When it comes to Spriggan ’22’s use of 3DCG, david production has actually been credited for CG assistance in other anime series’ like Fairy gone or No Guns Life. The movie definitely used digital elements as well but they were kept to a minimum. Meanwhile the new series frequently uses 3D models in scenes alongside hand-drawn characters and while it’s not impossible to tell one from the other, somehow it wasn’t as jarring as what I’m used to. I wouldn’t quite consider this some of the best-looking 3D or even 2D animation I’ve seen in anime. But very often in the series CG models fight hand-to-hand with 2D characters, yet the characters feel like they were designed and rendered in such a way that it legitimately feels like their blows connect, which is something I really didn’t expect. I thought the attacks would totally whiff but there’s definitely a sense of impact. Yu in particular has quite an expressive face and while I’m fairly certain his 3D model was given a 2D face in some shots, I honestly can’t tell how they achieved it in other shots. CG in anime is a hot topic on its own so your mileage may vary, and there’s occasional moments where even I felt like something was wrong. However even when it can’t stack up to the fights of the old film the choreography itself is still very solid, and the climax of the final battle even opted to keep both fighters in 2D, almost to memorialize it.
So what’s in the future for Spriggan? The Netflix series’ last episode had a post credits scene indicating that there may eventually be a season 2, and in the meantime its director Hiroshi Kobayashi will be working on the Mobile Suit Gundam: The Witch From Mercury series with artist JNTHED (credited with “Production Design” on Spriggan 2022) who himself will be working with david production on the Urusei Yatsura reboot. But as to what content Spriggan‘s season 2 would cover, that’s still ambiguous. While this adaptation has stuck much closer to the manga, it’s had its own liberties. One of those was to set it in the modern day rather than the end of the Cold War, but another was skipping or even re-ordering of Yu’s adventures from how they were originally released. The most noticeable example to longtime fans is probably… Hitler. The anime series ends with the Forgotten Kingdom story however in the manga, Forgotten Kingdom is preceded by an arc where neo nazis use the holy grail to revive Adolf Hitler. While it’s possible that the arc was kept out of anime altogether due to potential controversy, keep in mind that other episodes have been cut or potentially pushed to a future season. Missing between Flame Serpent and Noah’s Ark is an adventure called Legend of the Mask, while Secret of the Berserker originally came before Forest of No Return. Regardless, I think season 1 made a good choice to end on a strong note with the specific battle depicted in Forgotten Kingdom. The English manga publication for Spriggan (or Striker as it was once called) has its own rocky history, but Seven Seas will begin releasing a new edition in August so getting into the series will probably be easier than ever.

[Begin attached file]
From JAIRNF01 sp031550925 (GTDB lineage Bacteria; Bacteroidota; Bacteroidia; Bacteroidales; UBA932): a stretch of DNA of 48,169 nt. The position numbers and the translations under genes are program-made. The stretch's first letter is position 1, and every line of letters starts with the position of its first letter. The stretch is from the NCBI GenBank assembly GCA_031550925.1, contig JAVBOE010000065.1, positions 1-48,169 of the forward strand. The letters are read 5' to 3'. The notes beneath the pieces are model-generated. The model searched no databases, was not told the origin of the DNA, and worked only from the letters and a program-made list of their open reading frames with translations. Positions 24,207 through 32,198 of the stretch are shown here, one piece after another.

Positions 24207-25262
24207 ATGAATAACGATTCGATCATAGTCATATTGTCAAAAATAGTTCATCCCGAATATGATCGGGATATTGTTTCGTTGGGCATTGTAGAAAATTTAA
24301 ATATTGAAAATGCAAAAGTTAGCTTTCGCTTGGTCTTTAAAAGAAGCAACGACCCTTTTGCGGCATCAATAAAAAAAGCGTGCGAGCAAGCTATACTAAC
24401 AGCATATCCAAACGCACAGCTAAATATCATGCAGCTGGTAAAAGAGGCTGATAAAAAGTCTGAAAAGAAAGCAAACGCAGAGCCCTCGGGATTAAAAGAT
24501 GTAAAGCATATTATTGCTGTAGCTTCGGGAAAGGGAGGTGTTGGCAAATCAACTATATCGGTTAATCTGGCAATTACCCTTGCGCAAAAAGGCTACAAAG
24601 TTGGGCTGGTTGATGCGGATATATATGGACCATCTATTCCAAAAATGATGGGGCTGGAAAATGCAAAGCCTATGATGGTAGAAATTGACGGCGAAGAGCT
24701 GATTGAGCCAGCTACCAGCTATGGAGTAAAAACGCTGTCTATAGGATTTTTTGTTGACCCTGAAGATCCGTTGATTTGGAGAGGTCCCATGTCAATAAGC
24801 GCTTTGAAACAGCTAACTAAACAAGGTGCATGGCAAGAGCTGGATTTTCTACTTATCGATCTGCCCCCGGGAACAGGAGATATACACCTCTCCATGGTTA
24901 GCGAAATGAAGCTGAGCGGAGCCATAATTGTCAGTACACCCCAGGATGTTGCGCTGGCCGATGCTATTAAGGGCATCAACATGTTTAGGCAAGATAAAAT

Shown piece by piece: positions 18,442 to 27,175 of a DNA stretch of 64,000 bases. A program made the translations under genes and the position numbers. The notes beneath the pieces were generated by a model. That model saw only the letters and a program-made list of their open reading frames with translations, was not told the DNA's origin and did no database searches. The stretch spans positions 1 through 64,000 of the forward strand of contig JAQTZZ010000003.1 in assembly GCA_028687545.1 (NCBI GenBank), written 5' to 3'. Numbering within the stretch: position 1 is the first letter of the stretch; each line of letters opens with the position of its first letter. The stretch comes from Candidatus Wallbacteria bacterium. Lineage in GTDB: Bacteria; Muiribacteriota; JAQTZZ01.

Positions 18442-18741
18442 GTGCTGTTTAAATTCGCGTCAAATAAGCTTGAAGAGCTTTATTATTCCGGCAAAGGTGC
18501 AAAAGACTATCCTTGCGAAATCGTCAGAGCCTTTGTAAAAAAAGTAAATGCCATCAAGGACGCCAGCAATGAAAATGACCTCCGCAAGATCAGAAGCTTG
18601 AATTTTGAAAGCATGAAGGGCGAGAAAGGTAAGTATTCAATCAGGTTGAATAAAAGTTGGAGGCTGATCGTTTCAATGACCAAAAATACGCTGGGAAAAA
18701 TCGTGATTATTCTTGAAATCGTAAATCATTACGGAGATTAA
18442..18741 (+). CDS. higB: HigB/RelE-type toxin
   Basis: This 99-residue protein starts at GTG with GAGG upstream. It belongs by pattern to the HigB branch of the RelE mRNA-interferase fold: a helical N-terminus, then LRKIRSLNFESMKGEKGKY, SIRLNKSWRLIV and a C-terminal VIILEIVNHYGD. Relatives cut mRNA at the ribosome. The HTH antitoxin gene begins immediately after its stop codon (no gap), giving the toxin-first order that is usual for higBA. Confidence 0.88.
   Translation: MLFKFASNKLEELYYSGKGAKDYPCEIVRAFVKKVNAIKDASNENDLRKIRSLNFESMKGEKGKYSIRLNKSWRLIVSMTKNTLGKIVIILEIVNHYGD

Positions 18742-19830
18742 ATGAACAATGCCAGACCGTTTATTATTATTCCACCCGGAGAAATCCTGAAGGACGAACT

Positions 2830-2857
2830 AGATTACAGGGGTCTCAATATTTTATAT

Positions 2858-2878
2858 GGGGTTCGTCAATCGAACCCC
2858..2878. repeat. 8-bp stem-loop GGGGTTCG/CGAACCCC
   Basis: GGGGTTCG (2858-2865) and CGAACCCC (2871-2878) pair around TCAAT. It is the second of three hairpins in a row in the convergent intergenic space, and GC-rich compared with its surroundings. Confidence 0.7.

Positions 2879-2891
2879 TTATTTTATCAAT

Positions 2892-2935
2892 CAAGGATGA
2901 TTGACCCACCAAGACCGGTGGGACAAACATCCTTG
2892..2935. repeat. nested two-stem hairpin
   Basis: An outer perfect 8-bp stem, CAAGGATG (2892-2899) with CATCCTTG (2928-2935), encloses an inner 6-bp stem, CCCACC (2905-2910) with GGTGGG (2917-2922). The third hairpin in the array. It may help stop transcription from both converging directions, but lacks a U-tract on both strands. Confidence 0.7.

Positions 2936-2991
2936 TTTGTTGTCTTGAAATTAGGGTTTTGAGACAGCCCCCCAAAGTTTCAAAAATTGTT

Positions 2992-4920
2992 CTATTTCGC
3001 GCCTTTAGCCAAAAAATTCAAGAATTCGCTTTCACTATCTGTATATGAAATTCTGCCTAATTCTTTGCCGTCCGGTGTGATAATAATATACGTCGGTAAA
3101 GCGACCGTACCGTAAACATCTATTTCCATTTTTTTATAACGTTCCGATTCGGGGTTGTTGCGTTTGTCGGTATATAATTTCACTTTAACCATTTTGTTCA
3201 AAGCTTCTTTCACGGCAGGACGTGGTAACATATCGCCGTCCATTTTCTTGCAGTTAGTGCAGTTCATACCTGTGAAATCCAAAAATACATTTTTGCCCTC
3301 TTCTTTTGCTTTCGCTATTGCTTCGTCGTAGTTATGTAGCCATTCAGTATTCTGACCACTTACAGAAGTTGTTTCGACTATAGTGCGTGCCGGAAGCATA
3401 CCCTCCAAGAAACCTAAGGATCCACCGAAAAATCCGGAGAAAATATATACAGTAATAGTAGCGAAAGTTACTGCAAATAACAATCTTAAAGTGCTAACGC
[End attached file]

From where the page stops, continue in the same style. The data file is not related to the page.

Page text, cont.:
Again, the purpose of this video is not to judge which Spriggan anime is better than the other, but rather to set your expectations when you watch either of them so you know what you’re getting into. I suppose in an ideal world we would have the amazing production value of the Studio 4°C movie combined with the more fleshed-out writing of the Netflix series, but even then there’s something to be said about the comedic aspects of the manga and show (which again, I do feel are important to Spriggan) potentially clashing with the more somber vibe of Kawasaki’s film. Perhaps someone clever could’ve struck the perfect balance between the two, but those aren’t the cards we’ve been dealt. What do you think, though? Which version of Spriggan do you prefer? Do you think the Netflix series did a good enough job with its combination of hand-drawn and CG animation? Are you looking forward to a second season of it? Is there something about the 1998 film’s screenplay that I’m just missing? Which adventure so far has been your favorite?